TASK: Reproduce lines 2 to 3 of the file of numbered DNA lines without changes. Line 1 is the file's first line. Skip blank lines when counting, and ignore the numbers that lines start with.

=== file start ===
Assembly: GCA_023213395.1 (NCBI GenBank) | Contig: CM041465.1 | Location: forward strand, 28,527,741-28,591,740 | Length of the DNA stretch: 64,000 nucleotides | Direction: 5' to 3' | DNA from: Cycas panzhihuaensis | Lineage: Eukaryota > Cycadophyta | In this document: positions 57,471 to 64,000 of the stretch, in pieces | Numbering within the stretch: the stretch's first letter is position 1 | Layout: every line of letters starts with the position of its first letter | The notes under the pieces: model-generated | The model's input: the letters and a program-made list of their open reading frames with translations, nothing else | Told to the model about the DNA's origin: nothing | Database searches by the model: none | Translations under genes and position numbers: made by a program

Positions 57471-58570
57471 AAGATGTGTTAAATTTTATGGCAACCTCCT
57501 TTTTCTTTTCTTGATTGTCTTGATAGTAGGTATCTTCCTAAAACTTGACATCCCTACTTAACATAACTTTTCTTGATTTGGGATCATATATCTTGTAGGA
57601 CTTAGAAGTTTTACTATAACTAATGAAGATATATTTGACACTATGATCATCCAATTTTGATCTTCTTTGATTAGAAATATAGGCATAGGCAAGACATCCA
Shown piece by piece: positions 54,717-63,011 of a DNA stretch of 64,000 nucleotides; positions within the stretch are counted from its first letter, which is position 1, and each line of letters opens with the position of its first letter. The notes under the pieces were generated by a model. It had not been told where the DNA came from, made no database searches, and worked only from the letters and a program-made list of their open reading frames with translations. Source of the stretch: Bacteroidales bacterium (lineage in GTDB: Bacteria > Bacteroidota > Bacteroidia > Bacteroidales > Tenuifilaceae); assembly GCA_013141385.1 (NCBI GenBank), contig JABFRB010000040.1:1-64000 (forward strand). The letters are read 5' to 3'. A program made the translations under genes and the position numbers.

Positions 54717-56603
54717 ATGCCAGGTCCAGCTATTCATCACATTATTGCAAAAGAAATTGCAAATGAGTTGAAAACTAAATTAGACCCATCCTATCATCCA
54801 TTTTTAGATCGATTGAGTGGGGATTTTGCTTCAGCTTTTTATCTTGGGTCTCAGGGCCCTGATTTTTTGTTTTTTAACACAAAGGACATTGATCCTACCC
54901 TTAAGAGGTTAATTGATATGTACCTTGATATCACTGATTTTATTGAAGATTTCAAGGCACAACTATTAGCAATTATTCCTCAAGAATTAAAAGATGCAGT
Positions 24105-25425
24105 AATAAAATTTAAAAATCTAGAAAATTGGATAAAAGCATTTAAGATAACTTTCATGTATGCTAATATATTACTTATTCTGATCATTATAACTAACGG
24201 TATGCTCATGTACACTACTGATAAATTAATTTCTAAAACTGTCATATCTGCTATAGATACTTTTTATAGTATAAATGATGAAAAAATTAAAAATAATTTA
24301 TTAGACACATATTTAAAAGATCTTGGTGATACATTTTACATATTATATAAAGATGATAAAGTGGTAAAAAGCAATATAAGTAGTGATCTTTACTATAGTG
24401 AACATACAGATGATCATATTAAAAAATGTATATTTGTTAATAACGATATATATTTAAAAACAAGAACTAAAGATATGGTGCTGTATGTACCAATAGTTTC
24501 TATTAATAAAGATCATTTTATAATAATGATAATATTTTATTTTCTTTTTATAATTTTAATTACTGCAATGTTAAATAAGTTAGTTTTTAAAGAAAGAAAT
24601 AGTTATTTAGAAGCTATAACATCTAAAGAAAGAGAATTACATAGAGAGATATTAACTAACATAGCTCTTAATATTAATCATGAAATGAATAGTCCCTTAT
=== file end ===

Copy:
Positions 57471-58570
57471 AAGATGTGTTAAATTTTATGGCAACCTCCT